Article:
How to teach anti-racism through project-based learning

Students learned to write regulations and interpret achievement gap data in crafting anti-racism policy
By: | November 5, 2020
L. Bernard Hairston, Albemarle County School District

L. Bernard Hairston, Albemarle County School District

After a white supremacist rally turned into a riot on Charlottesville, Virginia, the local Albemarle County School District turned to its students to begin work on one of the state’s first anti-racism policies.

The effort also jibed with the division’s commitment to project-based learning, as students trained with community experts to write policies and regulations, gather community input and interpret achievement gap data, Assistant Superintendent L. Bernard Hairston says.

“We have not been able to affect the achievement gap,” Hairston says. “With the rally, we took adversity and turned it into an opportunity.”

Albemarle’s anti-racism policy covers a wide range of issues. On the dress code, for instance, it prohibits the wearing of Confederate and Nazi symbols.

The district has also promoted the policy widely, including on posters at every school and through a student advisory group that is helping the school board implement the regulations.

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The students recently held a virtual town where they examined three types of racism—structural, institutional and personal. They also discussed how and why the COVID pandemic has done disproportionate harm in communities of color, Hairston says.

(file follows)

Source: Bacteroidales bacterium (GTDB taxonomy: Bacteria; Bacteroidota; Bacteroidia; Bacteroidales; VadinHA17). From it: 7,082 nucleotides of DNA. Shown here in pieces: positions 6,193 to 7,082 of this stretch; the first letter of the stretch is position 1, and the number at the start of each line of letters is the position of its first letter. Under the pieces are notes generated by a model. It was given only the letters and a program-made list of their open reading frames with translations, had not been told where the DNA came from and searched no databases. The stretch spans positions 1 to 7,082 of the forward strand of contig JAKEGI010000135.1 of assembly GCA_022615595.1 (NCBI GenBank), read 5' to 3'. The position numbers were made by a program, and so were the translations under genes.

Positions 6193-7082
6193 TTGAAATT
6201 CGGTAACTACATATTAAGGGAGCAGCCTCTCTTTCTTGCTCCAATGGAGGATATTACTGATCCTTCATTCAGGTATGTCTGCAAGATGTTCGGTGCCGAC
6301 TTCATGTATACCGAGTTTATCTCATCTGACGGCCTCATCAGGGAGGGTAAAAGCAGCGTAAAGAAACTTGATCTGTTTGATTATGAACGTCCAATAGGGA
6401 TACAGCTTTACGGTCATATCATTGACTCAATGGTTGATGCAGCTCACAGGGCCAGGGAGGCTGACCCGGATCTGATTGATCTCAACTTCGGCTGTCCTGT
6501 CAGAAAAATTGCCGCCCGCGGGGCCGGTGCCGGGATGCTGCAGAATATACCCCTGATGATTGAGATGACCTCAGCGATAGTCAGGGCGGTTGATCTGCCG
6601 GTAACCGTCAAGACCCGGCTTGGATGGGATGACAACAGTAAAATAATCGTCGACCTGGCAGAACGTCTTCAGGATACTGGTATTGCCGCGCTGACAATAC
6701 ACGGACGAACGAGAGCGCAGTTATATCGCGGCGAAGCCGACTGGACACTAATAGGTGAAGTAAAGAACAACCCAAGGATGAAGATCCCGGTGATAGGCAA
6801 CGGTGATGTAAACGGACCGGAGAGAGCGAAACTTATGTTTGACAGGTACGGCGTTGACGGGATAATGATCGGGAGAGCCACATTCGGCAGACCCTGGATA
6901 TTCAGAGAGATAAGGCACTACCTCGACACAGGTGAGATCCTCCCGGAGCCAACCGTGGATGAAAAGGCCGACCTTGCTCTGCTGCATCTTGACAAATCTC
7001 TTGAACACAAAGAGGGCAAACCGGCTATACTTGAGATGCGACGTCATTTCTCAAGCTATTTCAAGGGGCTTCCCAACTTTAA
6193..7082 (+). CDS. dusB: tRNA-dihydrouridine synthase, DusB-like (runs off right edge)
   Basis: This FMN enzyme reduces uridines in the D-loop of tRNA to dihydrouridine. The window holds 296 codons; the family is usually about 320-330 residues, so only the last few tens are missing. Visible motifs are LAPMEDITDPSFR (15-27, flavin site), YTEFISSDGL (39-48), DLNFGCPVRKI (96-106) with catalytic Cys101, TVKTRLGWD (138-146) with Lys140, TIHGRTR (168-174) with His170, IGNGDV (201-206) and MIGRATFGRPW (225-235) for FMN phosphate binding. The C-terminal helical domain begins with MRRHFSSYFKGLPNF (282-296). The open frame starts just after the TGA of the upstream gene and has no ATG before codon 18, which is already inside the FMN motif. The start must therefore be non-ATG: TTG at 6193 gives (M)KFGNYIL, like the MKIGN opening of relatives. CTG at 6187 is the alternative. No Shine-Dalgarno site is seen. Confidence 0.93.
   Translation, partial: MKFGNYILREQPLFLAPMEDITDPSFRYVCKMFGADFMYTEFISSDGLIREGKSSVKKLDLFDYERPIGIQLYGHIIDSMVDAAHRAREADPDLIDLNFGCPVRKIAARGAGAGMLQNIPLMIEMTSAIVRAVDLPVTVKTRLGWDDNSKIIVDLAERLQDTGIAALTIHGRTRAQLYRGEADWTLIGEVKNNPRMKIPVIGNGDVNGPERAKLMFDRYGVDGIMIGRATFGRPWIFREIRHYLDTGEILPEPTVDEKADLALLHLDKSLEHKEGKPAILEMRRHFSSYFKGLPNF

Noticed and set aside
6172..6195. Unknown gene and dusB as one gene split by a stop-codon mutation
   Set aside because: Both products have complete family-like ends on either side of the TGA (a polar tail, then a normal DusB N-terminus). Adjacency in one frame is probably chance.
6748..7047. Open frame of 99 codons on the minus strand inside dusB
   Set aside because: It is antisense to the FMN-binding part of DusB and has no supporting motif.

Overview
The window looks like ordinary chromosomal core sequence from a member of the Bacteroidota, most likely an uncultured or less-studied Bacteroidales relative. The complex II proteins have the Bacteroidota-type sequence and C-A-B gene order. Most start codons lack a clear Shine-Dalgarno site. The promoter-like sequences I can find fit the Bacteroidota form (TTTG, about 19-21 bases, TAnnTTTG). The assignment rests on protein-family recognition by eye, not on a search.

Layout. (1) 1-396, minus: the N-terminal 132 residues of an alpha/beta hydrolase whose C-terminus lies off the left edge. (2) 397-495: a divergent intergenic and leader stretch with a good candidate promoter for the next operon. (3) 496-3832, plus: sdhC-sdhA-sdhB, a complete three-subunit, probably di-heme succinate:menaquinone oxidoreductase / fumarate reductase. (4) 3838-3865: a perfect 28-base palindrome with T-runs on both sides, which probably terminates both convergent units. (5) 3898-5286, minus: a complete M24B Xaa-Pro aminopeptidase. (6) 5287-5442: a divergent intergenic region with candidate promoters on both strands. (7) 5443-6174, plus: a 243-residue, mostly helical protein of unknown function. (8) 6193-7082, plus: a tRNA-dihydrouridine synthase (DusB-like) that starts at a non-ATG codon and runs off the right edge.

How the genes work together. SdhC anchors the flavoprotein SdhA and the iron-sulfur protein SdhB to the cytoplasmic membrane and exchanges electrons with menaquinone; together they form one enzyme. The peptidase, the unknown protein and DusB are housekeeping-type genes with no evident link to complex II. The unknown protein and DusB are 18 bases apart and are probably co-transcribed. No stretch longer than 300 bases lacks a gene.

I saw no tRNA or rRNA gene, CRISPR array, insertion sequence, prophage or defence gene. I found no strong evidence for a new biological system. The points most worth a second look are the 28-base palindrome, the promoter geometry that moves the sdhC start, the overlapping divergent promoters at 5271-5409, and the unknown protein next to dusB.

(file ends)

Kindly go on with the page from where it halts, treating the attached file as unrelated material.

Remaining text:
The division also provides summer professional development to guide teachers in identifying equity gaps and culturally responsive practices, such not trying to predict how students will perform based on racial or socio-economic factors.

“There are some things that people don’t always realize about their daily practices and the impact race is having on themselves and others,” Hairston says.

The anti-racism policy also contains a checklist by which all other school policies can be evaluated through an equity lens to determine if it might have unintended impacts of certain groups.

“Oftentimes you don’t see racism unless you’re looking for it, and you can’t see it unless you know what you’re looking for,” Hairston says. “You can’t change structures and practices without changing behavior and that is a slow process.”

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